Sneijder has 5 titles with 4 different teams, Ronaldo 7/3, Mbokani 6/3 and Ibrahimovic 11/5.

Lets call these the LeBrons.

Now, for me (is Clive still working!?), the Lebrons show the greatest achievement.

To move clubs and to continue to be successful is incredibly difficult.

Think about it in your own life. Moving jobs, let alone countries is a stressful time, so to repeat your success with different team mates, managers, countries is the bigger achievement for me.

I am not saying that winning multiple titles with a dominant team is not impressive,.

But looking back over a career of a player that’s won elsewhere, is far more satisfying.

No doubt you will all agree and this will be the end of the matter.


Project Big Picture

Reading Captain Kirk’s piece on Project Big Picture and I can’t help but think, let’s get real here. The concept that 14 clubs will vote for Kirk’s proposals are ludicrous – why would they – it’s very disadvantageous to them.

So many people are advocating for the Prem, the FA or even the Government to step in here and beat the nasty Big 6 clubs back into submission but the reality is; they have a lot of power. If I had to guess, I’d say world-wide 90% of people who pay to watch Premier League football is due directly or indirectly to those Big 6 clubs (and maybe Everton, a smidgeon). Most of the others are wonderful clubs but in reality, when it comes to generating revenue, they simply make up the numbers… yet they regularly vote in ways detrimental to the Big 6 (e.g., the rules on subs for this season, the number of games they have to face domestically, etc).

The reality dictates that some concessions and compromise will need to be made (just like UEFA did in order to prevent a break-away league) and most of the Project Big Picture demands seem rather reasonable to me except one: That a few individuals, most of them living overseas, can decide everything about the Premier League. It sounds and feels like a cabal which is not the direction the game should be heading in.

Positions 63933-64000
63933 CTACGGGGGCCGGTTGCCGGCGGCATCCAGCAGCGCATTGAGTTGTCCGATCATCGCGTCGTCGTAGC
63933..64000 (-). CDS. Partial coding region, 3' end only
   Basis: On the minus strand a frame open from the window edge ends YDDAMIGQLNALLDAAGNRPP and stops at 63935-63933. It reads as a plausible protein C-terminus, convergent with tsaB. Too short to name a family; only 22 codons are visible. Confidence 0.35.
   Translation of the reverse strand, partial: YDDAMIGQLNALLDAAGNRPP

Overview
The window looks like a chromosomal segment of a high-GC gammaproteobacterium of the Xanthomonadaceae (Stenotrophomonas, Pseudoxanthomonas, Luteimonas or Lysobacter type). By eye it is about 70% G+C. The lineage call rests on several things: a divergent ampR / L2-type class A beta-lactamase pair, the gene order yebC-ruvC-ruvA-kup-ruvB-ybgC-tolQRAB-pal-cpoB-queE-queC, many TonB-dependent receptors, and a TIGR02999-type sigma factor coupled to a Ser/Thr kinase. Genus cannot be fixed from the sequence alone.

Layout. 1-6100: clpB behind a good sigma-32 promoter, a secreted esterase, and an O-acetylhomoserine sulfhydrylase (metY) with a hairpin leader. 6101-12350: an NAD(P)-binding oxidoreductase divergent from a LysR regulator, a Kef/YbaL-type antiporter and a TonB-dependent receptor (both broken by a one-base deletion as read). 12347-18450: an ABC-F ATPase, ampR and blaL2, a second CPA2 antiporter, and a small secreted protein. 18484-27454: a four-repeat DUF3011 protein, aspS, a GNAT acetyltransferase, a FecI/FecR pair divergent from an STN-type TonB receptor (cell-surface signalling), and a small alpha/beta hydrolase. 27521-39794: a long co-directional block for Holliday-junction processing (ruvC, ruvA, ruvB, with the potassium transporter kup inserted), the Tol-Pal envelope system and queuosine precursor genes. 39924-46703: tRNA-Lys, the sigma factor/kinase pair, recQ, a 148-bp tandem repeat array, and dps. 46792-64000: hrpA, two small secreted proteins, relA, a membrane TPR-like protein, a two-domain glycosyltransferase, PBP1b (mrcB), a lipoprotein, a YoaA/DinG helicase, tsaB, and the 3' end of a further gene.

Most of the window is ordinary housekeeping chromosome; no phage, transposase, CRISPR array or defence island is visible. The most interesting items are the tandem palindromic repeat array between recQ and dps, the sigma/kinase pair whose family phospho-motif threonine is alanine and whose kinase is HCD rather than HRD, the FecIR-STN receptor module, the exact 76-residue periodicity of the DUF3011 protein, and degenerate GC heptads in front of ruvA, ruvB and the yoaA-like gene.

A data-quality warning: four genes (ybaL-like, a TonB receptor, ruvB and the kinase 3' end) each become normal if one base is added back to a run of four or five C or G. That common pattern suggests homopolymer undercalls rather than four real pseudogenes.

If the power is to be limited to a few clubs, then those clubs simply must be public. i.e., they have to be listed on an exchange with no individual (or individuals in concert) owning more than 20% of the club. This recognises that those brands have the power but also stops the league becoming a cabal like the sports franchises in the US (but even worse).

I wonder how the US, Middle East and Russian owners would react to that stipulation…
Ben (London)


Some magical thinking was evident in the Mailbox this morning, most notably from Graham Kirk, about changing the Project Big Picture proposals. AKA keeping all the nice things we like and getting rid of the things we don’t.

Afraid to say that’s not how the world works and it’s not how social progress is made. Anyone remember Jeremy Corbyn?

The promise of large cash transfers from the Premier League – while not quite as generous as headlines suggest – is the big prize here, and partially reverses a historical wrong. The question is who pays for this and who benefits (both in terms of immediate payments, and structural changes that affect club finances long-term)

There are four main interests at play here.
– The “Big 6” clubs who have global reach, billionaire owners and/or huge revenues
– The “Other 14” PL clubs, who enjoy the financial benefits of being part of the PL, are unlikely to go bust anytime soon, but are aware of the fragile nature of their membership of the elite